Gloria recalled the talk she’d had with Mrs. Gonzalez shortly after her son dropped out. His father, manager of a Mexican grocery, had been killed a year before by a stray bullet shot between rival gangs. After that, The Boy’s interest in school plummeted and he joined a gang himself, tempted, Gloria speculated, by all the things a gang could offer—a sense of belonging, personal pride, the thrill of a forbidden allegiance, and revenge. Revenge for his father’s death.
“Here,” he said, “let me untie you.”
“Something’s been stolen and you’ll have to deal with the consequences, Pepito.”
He groaned. “I’m sorry, Miss Norgen. Really I am. Can’t I just untie you,” he pleaded, “and you forgive me and…”
“It won’t be that easy.”
He bit his lip.
“Jim suspects something.”
He looked at her, his eyes narrowed. The tack she’d taken had surprised him.
“Normally, I’d have opened my door to him. On his second round, he’ll notice the trophies missing, put two and two together, and come back here to investigate. He’ll guess that the thief—or thieves—were in my office.”
“He’ll guess that?”
“Besides the staircase,” Gloria explained, “there’s no way to exit the second floor except down the fire escape. Since I’m the only teacher working late…”
The Boy nodded. “He’ll guess we escaped through your window.”
“Exactly. And the police will suspect me of collaboration unless…”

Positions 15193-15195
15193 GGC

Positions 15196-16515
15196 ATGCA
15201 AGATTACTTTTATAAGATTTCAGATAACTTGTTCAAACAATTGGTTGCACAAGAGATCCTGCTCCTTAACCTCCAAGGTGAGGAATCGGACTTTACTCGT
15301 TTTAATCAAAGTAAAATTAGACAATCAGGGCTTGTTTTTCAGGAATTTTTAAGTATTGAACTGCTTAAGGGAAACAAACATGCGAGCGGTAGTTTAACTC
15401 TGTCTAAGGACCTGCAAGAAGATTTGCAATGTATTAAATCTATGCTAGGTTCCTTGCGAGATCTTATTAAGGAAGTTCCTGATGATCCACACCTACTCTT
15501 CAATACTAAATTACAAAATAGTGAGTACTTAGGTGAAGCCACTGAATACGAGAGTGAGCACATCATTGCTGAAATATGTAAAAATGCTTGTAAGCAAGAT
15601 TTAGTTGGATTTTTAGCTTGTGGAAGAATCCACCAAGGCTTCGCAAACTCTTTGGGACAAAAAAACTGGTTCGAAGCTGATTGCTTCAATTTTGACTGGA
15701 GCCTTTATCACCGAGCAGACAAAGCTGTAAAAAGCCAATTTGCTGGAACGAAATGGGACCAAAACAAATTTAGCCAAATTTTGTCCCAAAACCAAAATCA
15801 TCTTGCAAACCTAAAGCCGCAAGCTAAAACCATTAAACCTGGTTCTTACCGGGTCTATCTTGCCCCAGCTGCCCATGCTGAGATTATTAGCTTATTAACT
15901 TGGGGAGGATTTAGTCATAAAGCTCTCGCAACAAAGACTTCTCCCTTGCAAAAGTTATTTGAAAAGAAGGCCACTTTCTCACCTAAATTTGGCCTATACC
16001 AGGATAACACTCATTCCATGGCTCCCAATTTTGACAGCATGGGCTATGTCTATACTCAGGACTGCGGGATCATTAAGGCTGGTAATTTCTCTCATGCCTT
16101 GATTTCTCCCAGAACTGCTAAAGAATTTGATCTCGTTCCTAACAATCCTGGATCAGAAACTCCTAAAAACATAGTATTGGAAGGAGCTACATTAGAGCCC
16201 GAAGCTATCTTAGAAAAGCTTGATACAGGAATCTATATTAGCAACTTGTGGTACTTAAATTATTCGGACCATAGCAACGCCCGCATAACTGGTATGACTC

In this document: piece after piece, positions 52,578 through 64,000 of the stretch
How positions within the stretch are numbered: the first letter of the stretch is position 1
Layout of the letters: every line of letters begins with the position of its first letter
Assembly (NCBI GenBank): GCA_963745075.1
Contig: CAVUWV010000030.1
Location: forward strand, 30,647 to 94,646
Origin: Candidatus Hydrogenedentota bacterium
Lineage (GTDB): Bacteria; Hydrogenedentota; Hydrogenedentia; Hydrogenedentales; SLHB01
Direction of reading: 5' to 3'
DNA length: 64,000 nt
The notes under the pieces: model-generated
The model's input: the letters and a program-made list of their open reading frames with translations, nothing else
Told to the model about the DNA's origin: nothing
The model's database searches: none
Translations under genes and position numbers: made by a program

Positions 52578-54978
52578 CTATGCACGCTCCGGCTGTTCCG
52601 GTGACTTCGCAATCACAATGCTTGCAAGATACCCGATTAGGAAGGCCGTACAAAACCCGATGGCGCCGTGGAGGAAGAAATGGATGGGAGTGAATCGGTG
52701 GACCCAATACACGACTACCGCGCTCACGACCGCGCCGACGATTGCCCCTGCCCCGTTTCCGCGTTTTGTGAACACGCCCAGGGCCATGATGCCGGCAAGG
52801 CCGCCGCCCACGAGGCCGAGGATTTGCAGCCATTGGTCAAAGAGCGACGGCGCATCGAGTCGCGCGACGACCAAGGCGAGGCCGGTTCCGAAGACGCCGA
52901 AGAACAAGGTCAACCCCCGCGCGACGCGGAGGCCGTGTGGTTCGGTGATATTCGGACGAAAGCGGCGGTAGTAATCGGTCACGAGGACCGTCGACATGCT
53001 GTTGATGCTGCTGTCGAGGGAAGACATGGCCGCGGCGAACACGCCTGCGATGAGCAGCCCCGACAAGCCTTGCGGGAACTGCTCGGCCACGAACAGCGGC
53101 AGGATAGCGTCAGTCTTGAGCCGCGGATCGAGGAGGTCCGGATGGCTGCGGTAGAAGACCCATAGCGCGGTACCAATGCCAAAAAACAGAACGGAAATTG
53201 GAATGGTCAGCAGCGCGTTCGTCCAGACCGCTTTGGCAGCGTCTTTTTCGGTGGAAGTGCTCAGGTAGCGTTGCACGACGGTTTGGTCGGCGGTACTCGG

“You’re tied up.”
“But…” The Boy paused, pondering the matter. “You’ll have to answer questions, too, won’t you?”
“Of course. And I’ll tell what I know. But I don’t have to tell everything.” She cast him a wry smile. “I don’t have to say I knew the ‘thug’ who tied me up.”
He brightened behind the mask. “You’d help me like that, Miss Norgen?”
“On one condition—that you come back to school.”
He clouded up again. “I’m too old for school.”
At 20, he’d feel more out of place than ever, scoffed at by peers, shunned by fellow students.
“Get a GED,” she said. “I’ll help you. And I know plenty of employers who’d go out of their way for a smart, honest, hardworking young man with a solid high-school education.”
He eyed her, wanting to believe without quite believing. She’d have to attack his doubts later.
“Just think about it,” she said. “Meanwhile, stay out of trouble.”
“You don’t plan to take my car anymore, do you?”
“N-no, Miss Norgen.”
“Then please return the gold key.”
“Ye-yes, Miss Norgen.”
“Leave the door unlocked. In fact, leave it ajar. That way, Jim’ll be sure to find me.”
“Yes, Miss Norgen.”
As he fumbled with the key chain, she looked up at the cabinet behind the desk. “There’s duct tape in that drawer and a fresh pair of nylons in my handbag.”
“Duct tape,” he repeated mechanically, but then looked up from the key chain, perplexed. “Nylons?”
“Stuffing for my mouth,” she winked. “You better gag me, Pepito. My colleagues’ll wonder why I didn’t make more noise.”